7 Myths About Rheumatic Disease
Published March 2022
The Most Common Misconceptions About Rheumatic Disease
There are more than 100 types of rheumatic disease and more than 50 million Americans of all ages and genders live with a rheumatic condition. Unfortunately, the symptoms are often dismissed and a variety of misconceptions can often delay people from seeking help. Furthermore, early treatment is the most crucial to minimize side effects and improve long-term health.
“No one should have to live with chronic, persistent, and mysterious pain,” says Eric M. Ruderman, MD, a rheumatologist with Northwestern Medicine. “Seeing a rheumatologist within the first weeks and months of disease onset can dramatically improve long-term outcomes for patients, so it is important to know what to look for and when to ask for a referral to a trained specialist.”
To that end, here are seven myths about rheumatic disease.
Myth No. 1: Rheumatic disease is another name for arthritis.
Rheumatic diseases fall under the umbrella term of arthritis, but they are specifically autoimmune and inflammatory diseases that cause the immune system to attack joints, muscles, bones and organs. Rheumatic diseases can include rheumatoid or juvenile arthritis, but also encompasses psoriatic arthritis, ankylosing spondylitis, lupus, gout and scleroderma.
Myth No. 2: Symptoms are just aches and pains.
The symptoms of rheumatic disease can be difficult to pinpoint and are often dismissed as just aches and pains. But rheumatic conditions can cause patients to develop deformities so severe that they can ultimately make daily tasks, like walking or getting dressed, feel impossible.
Some common symptoms of rheumatic disease include:
- Joint or muscle pain
- Inflammation, swelling, redness, or stiffness of joints
- Eye irritation and inflammation
- General fatigue and malaise
- Hair loss
- Dry eyes or mouth
- Chest pain
- Seizures or stroke
If you experience these symptoms, it’s important to take them seriously and speak with your primary care physician.
Myth No. 3: You don’t need treatment until your symptoms get bad.
If you begin to notice the symptoms of rheumatic disease, it’s imperative that you talk to your primary care physician about your symptoms and whether they are a sign of something serious.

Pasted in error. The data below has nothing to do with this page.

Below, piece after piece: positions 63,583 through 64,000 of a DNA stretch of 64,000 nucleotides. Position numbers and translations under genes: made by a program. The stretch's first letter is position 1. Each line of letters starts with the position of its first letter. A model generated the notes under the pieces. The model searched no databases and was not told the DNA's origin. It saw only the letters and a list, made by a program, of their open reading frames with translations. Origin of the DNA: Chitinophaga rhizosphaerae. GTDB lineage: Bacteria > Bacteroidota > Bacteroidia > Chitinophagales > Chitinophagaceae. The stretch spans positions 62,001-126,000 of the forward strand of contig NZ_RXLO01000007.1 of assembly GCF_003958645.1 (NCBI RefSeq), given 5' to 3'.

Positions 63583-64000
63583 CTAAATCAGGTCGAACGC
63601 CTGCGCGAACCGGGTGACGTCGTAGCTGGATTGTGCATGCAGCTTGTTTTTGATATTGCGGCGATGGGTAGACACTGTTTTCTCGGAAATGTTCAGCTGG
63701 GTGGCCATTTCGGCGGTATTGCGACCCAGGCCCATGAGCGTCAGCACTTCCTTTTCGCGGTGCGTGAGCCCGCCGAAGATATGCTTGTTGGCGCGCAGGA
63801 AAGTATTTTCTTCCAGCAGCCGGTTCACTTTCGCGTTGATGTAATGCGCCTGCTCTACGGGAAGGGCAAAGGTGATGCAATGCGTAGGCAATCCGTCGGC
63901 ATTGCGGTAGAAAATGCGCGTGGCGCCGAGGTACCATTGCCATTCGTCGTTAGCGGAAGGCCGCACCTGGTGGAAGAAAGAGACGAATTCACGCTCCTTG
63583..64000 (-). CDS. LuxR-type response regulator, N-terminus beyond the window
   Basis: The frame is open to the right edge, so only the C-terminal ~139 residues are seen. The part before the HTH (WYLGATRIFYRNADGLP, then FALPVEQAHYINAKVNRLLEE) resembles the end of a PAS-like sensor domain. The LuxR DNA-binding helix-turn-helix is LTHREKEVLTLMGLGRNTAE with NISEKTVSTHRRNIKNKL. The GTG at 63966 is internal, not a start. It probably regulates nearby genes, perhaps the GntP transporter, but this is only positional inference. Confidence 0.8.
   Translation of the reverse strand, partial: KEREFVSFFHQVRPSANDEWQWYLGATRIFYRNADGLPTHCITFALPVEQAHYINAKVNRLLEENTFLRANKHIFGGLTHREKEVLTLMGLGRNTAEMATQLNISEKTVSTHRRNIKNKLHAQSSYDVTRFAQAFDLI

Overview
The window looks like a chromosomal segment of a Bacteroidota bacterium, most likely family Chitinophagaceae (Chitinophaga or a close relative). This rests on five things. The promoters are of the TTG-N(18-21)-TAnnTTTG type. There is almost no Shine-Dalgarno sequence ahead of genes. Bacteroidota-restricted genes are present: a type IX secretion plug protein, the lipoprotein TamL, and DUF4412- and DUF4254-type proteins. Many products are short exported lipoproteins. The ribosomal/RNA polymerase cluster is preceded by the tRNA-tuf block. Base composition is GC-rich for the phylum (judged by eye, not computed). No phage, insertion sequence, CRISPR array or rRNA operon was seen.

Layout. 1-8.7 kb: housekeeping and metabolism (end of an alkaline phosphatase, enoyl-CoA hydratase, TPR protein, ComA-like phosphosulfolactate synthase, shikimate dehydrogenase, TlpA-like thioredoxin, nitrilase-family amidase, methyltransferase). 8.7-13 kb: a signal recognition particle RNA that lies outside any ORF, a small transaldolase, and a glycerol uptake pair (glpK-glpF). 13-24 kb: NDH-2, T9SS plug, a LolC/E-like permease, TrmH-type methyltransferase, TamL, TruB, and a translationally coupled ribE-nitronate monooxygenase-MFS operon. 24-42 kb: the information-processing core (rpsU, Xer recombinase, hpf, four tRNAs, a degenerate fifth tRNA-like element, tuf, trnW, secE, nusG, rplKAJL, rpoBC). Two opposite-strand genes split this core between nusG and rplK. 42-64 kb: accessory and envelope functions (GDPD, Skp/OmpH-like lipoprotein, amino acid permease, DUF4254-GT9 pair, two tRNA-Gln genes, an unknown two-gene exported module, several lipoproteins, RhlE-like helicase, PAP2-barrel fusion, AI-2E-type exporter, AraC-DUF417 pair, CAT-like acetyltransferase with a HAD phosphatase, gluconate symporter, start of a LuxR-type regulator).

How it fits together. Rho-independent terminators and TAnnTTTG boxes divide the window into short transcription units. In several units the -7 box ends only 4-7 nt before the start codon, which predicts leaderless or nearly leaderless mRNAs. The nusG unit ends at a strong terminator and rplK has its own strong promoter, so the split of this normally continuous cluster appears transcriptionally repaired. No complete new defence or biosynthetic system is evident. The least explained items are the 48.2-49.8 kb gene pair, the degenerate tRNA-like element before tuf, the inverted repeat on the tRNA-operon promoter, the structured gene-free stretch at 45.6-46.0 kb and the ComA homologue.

The first weeks and months following the onset of symptoms are known as the “window of opportunity.” Treatment during the window of opportunity may help prevent long-term complications. Receiving care within the first 12 weeks can increase the likelihood of remission and prevent damage to joints and organs.
Myth No. 4: You don’t need to see a specialist.
Your primary care physician will refer you to a rheumatologist if your symptoms indicate a rheumatic disease. Rheumatologists specialize in diagnosing, managing and treating rheumatic disease to address co-existing diseases and ease disability. They are trained to identify rheumatic disease and determine appropriate treatment, including medications and monitoring.
Myth No. 5: Rheumatic disease only affects the elderly.
Rheumatic disease often strikes in the prime of life. In fact, two-thirds of people living with rheumatic disease are under the age of 65. Moreover, rheumatic disease also affects an estimated 300,000 children and leads to disability, blindness and other complications if not treated early.
Myth No. 6: Rheumatic disease only affects women.
Rheumatic disease affects both men and women. While women are disproportionately affected, 5 percent of men in the U.S. will be diagnosed with a rheumatic disease during their lifetime. In particular, men are far more likely than women to develop gout.
Myth No. 7: Rheumatic disease will go away with time.
Unfortunately, rheumatic diseases tend to be chronic conditions, meaning there is no definitive resolution. Early and ongoing treatment can maintain and improve functionality and reduce the risk of disability and surgery. Most treatment involves medication for pain and inflammation, though some diseases require specific medication that your rheumatologist will identify and discuss with you. While there is no cure for rheumatic disease, safe and effective care plans allow many people to lead full and fulfilling lives even with their diagnosis.